Yes, the same Stockton that's on the verge of filing for bankruptcy protection. In fact, it's leading all California metro areas in job growth. From Reuters:
The Business Forecasting Center of the University of the Pacific in Stockton estimates a 5 percent increase in payrolls in the Stockton region for the 12 -month period ending in March. Jeff Michael, the center's director, said the city's economy is finally starting to recover from the knock-on effects of the area's dramatic housing crash. The region has "clearly joined the recovery," he told Reuters on Thursday. Local job growth will run at about 4 percent this year and about 2 percent annually through 2016, he said.
Of course, all this take time to move through the system - possibly too much time to avoid a trip to bankruptcy court. "If I had to bet, I'd bet the city would probably enter bankruptcy," Michael said. "The problem is too deep and too complex and involves too many parties to reach a negotiated solution in a few months." At this point, there are three possibilities: Slashing more services and staff, restructuring debt by working with creditors, or filing for Chapter 9, which is municipal bankruptcy. City officials presented those options at a Town Hall meeting. From the Stockton Record:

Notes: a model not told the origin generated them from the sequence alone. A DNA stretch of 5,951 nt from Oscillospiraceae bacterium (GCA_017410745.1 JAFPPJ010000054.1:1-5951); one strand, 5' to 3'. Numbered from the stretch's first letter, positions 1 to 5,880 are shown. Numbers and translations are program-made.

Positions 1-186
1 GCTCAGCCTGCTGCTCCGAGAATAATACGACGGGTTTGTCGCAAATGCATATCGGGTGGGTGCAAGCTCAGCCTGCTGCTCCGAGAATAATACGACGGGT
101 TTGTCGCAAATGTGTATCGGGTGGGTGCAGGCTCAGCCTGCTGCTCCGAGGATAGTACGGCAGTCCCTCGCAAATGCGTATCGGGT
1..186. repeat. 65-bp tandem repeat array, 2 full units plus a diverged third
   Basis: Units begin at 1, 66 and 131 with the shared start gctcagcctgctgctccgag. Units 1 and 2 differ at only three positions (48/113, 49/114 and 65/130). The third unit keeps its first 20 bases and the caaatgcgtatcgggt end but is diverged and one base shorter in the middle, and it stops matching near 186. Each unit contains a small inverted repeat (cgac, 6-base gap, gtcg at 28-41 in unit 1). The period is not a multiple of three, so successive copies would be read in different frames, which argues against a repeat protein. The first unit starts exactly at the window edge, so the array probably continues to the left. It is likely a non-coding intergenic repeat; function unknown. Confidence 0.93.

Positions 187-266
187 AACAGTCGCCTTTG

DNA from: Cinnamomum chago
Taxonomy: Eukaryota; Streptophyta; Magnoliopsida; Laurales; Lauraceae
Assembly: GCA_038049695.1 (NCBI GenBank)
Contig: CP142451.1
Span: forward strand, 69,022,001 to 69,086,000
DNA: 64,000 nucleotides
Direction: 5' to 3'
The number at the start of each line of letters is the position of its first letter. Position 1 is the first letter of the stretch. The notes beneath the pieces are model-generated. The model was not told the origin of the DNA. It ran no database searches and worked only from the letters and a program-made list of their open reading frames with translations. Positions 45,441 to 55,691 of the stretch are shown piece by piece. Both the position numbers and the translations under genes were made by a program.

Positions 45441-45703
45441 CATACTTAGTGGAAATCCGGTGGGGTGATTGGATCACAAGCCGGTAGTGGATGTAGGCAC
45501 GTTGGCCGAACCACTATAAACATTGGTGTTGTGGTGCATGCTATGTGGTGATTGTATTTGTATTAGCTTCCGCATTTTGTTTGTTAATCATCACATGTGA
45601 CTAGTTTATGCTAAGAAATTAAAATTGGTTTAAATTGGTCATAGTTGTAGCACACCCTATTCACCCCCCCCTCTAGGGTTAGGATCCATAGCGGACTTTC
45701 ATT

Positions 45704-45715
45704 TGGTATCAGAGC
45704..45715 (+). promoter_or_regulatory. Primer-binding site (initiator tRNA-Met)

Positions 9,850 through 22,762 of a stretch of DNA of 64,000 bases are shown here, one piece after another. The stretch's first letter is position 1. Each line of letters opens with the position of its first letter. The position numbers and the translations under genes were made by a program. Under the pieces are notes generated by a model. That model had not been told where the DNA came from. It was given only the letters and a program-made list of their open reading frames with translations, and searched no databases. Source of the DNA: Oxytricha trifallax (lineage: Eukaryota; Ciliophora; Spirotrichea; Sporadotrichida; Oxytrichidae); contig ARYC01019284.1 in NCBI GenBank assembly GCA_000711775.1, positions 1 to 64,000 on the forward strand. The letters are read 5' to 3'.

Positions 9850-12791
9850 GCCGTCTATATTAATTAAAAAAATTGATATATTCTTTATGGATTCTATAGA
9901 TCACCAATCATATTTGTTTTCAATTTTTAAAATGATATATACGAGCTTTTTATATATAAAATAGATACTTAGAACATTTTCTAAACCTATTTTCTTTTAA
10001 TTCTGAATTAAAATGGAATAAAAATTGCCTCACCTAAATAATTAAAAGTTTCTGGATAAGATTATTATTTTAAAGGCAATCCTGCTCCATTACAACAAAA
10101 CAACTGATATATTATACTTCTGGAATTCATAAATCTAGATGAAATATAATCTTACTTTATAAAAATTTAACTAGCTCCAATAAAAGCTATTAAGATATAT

A participant elicited applause by next suggesting the city could save $300,000 a year by firing [City Manager Bob Deis]. The city manager - at the time seated with his back to the personal attack - shook his head and smiled. City firefighter and Stockton resident Mike Pasqualicchio took aim at [Mayor Ann Johnston] for being on the City Council in the 1990s that cast "uneducated" votes for increasing city retirees' health care - the bulk of Stockton's problems today. Johnston responded that Stockton got caught in a statewide trend that began when the California Highway Patrol first received enhanced retirement benefits. "Yes, I voted on a couple of those," Johnston said. "I was assured by city staff that this was something we could afford. Did I ask the right questions? I thought I did at the time." Deis defended Johnston by saying that city staff at the time was at fault for failing to provide the council members with the fine print.